Dr Alexander Massmann from Cambridge University will give an open lecture and lead a discussion exploring the topic - "Biohacking and Christian ethics: Gene editing and human dignity".
How should we feel about “biohackers” who modify genes to increase their own intelligence and athletic ability, or to compensate for an unhealthy lifestyle? This raises ethical questions such as how do we regard ourselves, our bodies and our role in society? What do we mean by well-being, and what is our attitude to sickness and disability?
Dr Massmann will discuss some of the social and ethical questions that arise from the dialogue between genetics, medical science and theology. While gene editing has many applications that are clearly beneficial, we still need to set some ethical boundaries. To what extent is it justifiable to change our own genetic composition and that of other organisms on the planet?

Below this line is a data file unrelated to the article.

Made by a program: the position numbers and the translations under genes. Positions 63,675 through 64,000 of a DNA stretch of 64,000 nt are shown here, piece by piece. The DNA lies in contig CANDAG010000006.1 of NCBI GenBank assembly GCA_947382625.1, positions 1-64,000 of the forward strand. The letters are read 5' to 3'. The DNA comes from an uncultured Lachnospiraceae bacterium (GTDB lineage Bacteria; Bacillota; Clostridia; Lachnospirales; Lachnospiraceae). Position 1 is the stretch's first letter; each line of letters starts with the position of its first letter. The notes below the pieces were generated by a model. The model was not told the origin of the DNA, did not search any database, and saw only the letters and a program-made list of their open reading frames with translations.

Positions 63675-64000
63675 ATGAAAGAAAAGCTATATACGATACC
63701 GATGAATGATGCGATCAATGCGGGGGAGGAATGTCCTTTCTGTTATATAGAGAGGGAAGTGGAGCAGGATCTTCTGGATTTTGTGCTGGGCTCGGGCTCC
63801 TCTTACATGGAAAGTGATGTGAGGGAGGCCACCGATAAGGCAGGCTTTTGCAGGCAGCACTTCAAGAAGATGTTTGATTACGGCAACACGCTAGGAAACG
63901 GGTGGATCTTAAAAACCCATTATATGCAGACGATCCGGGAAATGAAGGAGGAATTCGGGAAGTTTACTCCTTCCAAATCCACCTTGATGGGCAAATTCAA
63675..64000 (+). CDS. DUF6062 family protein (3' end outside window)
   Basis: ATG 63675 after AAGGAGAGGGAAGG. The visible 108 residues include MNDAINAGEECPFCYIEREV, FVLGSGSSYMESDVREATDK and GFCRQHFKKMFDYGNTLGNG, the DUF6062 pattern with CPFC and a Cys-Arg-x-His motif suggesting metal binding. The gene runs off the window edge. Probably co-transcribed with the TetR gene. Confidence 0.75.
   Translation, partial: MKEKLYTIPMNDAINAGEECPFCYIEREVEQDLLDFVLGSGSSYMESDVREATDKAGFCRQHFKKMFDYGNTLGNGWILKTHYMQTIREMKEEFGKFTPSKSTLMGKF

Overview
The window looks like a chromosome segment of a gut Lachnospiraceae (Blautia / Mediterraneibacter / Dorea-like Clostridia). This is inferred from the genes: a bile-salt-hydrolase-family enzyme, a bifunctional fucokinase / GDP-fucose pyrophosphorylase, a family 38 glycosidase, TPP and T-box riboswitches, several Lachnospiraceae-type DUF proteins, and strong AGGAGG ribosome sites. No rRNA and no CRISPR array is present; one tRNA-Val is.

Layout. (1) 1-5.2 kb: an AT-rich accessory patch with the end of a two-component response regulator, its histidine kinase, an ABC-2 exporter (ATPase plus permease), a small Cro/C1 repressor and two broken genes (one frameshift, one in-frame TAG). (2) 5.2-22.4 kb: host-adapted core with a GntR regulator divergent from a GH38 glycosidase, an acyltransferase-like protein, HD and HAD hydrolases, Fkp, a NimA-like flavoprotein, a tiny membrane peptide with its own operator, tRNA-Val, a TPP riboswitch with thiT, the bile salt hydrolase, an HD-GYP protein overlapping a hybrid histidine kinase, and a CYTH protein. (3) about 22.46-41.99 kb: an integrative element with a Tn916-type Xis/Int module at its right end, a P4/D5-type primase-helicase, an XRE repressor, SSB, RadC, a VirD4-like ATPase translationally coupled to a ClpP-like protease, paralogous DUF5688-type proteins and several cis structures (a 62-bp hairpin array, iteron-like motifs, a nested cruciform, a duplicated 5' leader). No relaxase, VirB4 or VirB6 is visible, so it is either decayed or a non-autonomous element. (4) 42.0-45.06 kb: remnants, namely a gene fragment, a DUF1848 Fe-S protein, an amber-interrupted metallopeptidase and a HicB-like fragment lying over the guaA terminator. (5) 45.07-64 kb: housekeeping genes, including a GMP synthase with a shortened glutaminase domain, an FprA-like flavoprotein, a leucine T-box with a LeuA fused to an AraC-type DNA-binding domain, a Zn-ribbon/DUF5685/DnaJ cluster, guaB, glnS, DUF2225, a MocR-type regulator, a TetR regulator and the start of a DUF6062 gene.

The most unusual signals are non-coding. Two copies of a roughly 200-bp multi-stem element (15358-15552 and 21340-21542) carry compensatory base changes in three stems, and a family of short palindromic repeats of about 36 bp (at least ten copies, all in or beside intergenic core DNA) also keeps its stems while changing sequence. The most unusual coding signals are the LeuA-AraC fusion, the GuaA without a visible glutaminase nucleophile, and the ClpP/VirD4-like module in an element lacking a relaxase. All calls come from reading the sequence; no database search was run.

The presentation will show that a constructive debate between medical science and the faith traditions can highlight a range of important social challenges that need to be explored. There will be plenty of opportunity for discussion after the talk.
Dr Massmann is a postdoctoral researcher in theology and science at the University of Cambridge. He is particularly interested in the interface between theology and evolutionary biology. His bioethical work on gene editing addresses a particularly topical issue that is in the news almost every week.
The open lecture and discussion will take place on Monday 25 March from 7.30pm – 8.45pm at Trinity Meeting Place, Essex St., Norwich NR2 2BL. All are welcome; no booking is required. There will be a (voluntary) retiring collection. The meeting is organised by Science and Faith in Norfolk (SFN), a Norwich-based group which aims to explore the broad interface between science and religious belief.